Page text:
Those officers involved will probably to used by the Met this weekend at some sporting event in the capital and they might do exactly the same again. They won’t think twice of it. I myself have seen a dog go for a little boy who couldn’t of been more than five and his granddad smacked the dog on the nose with his matchday programme right in front of me. The Police dog handler shouted at his dog and apologised to the man and boy straight away. This is what should’ve happened in this situation but common sense clearly didn’t prevail.

I hope the Chelsea fans who travelled to Middlesbrough managed to raise the money they were looking for to cover his fine and costs. What scares me is that sometimes you can be totally innocent (and yes he was – I don’t give two hoots that he kicked the dog – he did what every single person would do in that situation) and yet end up in the cells and walk out of court tainted by society as a criminal.

Beckham and Barnes add support to 2018 World Cup bid

On October 21, 2008 by

England legend, David Beckham, and former England winger, John Barnes, have announced that they wish to join the country’s bid to host the Football World Cup in 2018. They will become vice-presidents of the newly-formed executive board that has a lot of work to do prior to the final vote, due to be made by FIFA in 2011.

John Barnes, who has recently been made manager of the Jamaican national team, admits that England need to try hard if they are to be successful in their bid. However, despite his new appointment as boss of the country in which he was born, Barnes remains fully committed to the England cause.

Likewise, David Beckham has spoken of his wish to “do everything possible" to bring the tournament to England. Beckham played an instrumental role in bringing the Olympic Games to London, acting as the public face for the country’s 2012 bid, and it is hoped that he can do the same for the World Cup bid.

John Barnes will be primarily used to further the profile of the bid in regions such as the Caribbean and Africa, whilst David Beckham will travel to the Far East to spread the word of England’s plans. Beckham is a popular figure in the Far East following trips made with Manchester United and Real Madrid, so this is a clever move from England 2018 Ltd, the company behind the World Cup bid.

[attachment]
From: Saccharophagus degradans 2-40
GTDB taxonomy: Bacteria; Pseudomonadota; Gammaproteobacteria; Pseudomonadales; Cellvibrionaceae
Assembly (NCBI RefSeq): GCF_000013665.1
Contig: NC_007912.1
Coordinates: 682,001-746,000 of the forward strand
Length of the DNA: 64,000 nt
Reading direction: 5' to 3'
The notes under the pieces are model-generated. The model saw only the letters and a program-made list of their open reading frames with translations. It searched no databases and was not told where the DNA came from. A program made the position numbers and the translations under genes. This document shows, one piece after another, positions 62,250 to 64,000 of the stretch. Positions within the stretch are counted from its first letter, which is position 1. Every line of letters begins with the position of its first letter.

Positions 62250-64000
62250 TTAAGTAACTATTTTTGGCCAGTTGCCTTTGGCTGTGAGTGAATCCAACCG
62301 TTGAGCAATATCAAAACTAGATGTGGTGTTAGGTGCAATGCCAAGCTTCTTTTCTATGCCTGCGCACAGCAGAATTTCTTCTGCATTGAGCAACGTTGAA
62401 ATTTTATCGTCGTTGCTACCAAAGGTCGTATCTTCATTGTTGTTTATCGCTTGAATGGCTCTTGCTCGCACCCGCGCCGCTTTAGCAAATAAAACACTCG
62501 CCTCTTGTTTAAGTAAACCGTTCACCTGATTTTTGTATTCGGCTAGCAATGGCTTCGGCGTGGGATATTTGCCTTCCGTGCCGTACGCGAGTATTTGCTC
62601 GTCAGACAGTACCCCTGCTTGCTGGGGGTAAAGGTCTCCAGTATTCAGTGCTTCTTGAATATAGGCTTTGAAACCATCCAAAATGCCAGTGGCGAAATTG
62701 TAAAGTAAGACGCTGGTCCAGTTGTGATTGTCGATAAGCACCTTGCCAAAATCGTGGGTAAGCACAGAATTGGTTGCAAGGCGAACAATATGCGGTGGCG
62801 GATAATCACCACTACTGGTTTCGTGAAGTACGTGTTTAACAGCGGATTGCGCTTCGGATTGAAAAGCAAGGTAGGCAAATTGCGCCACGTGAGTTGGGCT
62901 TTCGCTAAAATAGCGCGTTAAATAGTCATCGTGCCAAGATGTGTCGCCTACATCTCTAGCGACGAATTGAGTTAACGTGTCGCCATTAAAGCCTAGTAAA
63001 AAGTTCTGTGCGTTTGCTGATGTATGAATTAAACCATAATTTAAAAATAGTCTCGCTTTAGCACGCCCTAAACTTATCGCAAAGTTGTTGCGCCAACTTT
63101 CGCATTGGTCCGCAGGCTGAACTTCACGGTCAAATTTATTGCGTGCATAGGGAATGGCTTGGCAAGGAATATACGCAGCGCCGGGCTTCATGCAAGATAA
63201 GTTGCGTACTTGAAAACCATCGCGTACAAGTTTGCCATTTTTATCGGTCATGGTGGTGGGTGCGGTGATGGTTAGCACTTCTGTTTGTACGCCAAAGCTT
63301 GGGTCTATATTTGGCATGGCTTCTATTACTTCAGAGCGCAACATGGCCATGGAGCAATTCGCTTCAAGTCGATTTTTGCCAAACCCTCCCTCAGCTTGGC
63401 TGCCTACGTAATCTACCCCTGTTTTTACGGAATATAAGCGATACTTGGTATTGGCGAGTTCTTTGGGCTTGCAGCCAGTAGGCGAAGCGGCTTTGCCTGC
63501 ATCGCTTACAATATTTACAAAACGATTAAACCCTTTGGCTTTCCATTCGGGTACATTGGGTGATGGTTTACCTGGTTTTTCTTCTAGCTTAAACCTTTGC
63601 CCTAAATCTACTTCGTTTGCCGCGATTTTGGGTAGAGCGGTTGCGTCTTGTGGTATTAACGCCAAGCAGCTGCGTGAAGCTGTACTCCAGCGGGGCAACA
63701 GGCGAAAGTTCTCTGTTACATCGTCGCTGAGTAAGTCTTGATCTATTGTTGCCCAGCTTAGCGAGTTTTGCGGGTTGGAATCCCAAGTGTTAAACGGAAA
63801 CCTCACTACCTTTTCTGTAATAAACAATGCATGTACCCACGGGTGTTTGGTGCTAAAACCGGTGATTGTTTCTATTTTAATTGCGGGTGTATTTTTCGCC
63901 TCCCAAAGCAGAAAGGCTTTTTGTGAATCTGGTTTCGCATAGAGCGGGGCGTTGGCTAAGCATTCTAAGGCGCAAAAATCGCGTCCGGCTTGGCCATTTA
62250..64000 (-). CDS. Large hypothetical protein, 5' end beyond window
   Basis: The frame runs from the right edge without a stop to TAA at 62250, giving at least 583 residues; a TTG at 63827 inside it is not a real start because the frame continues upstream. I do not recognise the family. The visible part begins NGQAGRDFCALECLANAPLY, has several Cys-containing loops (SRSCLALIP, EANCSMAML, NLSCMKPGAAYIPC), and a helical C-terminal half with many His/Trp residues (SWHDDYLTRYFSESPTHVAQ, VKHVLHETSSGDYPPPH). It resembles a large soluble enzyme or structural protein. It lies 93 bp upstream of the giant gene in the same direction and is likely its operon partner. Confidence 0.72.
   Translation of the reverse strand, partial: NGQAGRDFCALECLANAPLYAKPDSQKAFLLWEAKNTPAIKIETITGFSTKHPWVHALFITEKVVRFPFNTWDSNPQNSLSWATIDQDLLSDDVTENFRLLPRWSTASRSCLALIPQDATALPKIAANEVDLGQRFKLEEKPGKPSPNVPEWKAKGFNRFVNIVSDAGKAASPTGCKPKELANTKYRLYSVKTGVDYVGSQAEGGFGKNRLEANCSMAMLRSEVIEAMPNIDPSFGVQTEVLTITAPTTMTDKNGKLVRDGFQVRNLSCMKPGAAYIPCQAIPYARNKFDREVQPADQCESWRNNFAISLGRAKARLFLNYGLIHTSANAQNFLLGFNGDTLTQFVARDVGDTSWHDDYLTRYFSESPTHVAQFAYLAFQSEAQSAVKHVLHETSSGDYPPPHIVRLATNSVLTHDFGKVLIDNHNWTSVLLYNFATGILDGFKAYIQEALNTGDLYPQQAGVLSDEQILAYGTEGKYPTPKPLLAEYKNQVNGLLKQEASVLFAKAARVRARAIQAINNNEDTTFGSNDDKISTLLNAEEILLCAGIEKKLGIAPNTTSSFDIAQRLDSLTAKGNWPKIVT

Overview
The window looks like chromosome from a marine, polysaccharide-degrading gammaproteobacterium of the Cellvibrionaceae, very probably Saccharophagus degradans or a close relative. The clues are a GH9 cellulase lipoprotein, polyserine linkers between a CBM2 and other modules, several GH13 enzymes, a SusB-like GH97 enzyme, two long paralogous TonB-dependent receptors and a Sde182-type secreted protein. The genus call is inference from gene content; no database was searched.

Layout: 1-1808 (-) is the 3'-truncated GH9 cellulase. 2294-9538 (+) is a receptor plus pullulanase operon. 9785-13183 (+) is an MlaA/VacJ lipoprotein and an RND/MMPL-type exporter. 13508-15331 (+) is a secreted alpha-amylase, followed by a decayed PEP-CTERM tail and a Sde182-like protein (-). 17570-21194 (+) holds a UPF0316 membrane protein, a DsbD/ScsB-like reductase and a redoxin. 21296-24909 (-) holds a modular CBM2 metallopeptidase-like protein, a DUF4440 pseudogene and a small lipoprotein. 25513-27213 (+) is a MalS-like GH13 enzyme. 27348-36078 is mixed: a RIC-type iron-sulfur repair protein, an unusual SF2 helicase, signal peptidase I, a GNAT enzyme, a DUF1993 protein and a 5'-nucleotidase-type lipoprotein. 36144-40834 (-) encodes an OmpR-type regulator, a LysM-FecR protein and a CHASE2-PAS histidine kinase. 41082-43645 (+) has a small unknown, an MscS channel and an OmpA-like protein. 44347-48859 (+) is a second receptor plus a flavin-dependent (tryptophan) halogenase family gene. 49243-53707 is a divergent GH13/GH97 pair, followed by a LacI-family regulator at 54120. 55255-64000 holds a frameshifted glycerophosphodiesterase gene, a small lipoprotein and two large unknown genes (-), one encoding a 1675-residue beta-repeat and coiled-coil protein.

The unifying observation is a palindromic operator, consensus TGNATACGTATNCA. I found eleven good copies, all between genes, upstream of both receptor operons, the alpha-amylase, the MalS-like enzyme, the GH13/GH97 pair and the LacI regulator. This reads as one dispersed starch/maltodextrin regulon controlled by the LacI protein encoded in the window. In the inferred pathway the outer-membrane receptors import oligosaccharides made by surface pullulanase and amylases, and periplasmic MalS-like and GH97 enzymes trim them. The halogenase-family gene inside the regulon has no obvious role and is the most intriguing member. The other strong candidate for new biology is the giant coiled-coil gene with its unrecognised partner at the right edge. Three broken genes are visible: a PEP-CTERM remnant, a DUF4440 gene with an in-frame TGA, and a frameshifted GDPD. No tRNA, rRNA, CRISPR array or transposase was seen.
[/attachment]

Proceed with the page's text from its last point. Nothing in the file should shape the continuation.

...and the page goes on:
The company will shortly announce further vice-presidents to add support to the executive board and it is hoped that other big names in the world of football will join Barnes and Beckham.

Although England failed to win their bid for the 2006 World Cup, which was hosted by Germany, the vice-president of Fifa has backed their bid for the 2018 tournament. Jack Warner believes that every other bid will fade into insignificance when viewed alongside England’s attempt.

England have not hosted the World Cup since 1966, the year in which they won the competition, and Warner believes that it is simply unacceptable for “any country of England’s football pedigree” to go without hosting a world cup for nearly 50 years.

The vice-president has also backed the appointment of David Beckham as the public face for England’s bid. He believes that Beckham’s universal appeal is comparable to the appeal of Pele and that his involvement will “bring a legitimacy to the bid”.

Further encouraging words for England’s bid have previously been spoken by the president of Fifa, Sepp Blatter. The president has spoken publicly about the fantastic “technical infrastructure”, organisational skills, and impressive, safe stadiums that the country can boast in its bid. He even followed these comments by saying that England is an example to the rest of the world.

David Beckham is currently helping the English national side in their quest to qualify for the 2010 World Cup, which will be hosted by South Africa. The 2014 tournament will be played in Brazil and hopefully, if Barnes and Beckham get their way, the subsequent tournament will be played on home soil.

Lampard, Rooney, and Gerrard shortlisted for 2008 European Footballer of the Year

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This weekend saw the publication of the shortlist for the prestigious 2008 European Footballer of the Year award. The list of nominees was released by France Football magazine and includes three English footballers: Steven Gerrard, Frank Lampard, and Wayne Rooney.